The Minority in Parliament says there could be some serious economic consequences if the Ameri Power Plant deal is repealed by the government.
The opposition lawmakers said the Ameri intervention has helped to stabilize the energy situation in the country.
At a news conference in Accra Wednesday, Minority leader Haruna Iddrisu said the power crisis localized as dumsor could return if the deal is tampered with.
“As far as we [Minority] are concerned it was to deal with an urgent energy crisis justified that we needed to increase the generational capacity of the country and we entered into a contractual arrangement,” he said.
The Minority was reacting to an urgent motion before Parliament seeking rescission of the $510 million Ameri Power Plant deal entered into by the past government.
The agreement was one of the many desperate measures taken by former President John Mahama’s government, to resolve the biting power crisis. The crisis started in 2012 and stretched into the early days of 2017.
The plant will add 400 megawatts to increase the country’s energy generation capacity, the past government said.
But the deal faced stiff opposition from some industry watchers and lawmakers before it was finally passed by Parliament on March 20, 2015.
Reviving the issue two years later, the Member of Parliament for Adansi Asokwa filed an urgent motion asking the House to rescind the deal.
He said some fresh information available to him indicate the deal was not done in the interest of the citizens.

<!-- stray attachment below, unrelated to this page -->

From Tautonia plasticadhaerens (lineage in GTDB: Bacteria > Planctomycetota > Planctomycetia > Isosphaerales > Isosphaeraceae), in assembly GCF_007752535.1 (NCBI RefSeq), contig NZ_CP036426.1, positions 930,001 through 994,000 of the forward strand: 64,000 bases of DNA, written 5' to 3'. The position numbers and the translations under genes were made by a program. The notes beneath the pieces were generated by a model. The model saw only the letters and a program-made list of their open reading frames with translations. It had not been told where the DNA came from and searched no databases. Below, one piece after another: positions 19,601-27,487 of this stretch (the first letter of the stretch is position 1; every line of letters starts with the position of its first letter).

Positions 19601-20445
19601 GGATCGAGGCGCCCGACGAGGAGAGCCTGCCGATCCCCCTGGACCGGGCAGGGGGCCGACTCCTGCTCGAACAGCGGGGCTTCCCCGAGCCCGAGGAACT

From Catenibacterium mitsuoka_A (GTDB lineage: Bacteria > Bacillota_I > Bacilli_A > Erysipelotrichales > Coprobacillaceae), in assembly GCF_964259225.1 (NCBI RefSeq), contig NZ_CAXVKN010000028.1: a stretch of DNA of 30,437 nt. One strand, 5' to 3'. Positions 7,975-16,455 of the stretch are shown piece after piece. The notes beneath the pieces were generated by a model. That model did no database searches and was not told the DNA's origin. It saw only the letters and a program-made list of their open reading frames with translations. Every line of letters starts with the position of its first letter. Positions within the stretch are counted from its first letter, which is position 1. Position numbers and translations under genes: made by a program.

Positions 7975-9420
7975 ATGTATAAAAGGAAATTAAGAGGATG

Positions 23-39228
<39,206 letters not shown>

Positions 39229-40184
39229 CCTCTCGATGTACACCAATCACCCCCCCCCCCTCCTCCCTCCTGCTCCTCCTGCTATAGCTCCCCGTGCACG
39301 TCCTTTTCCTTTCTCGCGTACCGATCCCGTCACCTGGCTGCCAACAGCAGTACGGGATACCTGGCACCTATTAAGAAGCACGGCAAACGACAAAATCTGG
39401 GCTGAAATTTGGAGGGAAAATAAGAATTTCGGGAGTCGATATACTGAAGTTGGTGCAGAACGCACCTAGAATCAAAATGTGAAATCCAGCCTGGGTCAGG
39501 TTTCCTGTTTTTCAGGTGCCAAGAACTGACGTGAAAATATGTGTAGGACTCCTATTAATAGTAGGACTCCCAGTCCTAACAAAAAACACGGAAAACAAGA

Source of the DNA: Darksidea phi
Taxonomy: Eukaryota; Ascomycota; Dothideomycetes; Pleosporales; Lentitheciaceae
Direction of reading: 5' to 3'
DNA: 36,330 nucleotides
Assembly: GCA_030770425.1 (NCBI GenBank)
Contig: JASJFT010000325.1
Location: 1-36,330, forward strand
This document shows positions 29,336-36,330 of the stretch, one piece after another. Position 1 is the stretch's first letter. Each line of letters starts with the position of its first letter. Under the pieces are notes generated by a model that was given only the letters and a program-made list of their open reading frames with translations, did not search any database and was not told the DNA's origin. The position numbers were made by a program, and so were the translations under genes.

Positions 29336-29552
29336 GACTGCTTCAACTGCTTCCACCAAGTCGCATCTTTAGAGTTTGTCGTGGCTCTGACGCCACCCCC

But the Minority has questioned his capacity to demand the cancellation of the agreement approved by the previous [6th] Parliament.
“We are at a loss as an MP can just wake up as disgruntled as the member may be to seek to rescind a decision of the previous Parliament,” Mr Iddrisu said.
He said Mr Hammond’s action has no backing from Parliament’s Standing Orders.
The Minority leader said the word “rescission” was only used in Orders 93 which has nothing to do with actions by previous sessions.
Mr Iddrisu has asked President Nana Addo Dankwa Akufo-Addo to make public the government’s position on the matter.
“It is important that the minority is apprise what the official position of government is,” he said, adding “it will be a useful guide to us.”
But Mr Hammond in response said the Minority does not need the position of government to know the deal was overpriced.
Though he admitted seconding the motion to approve the deal, the MP said based on a high profile information he received, the deal has to be cancelled. “The call I am making is legitimate.”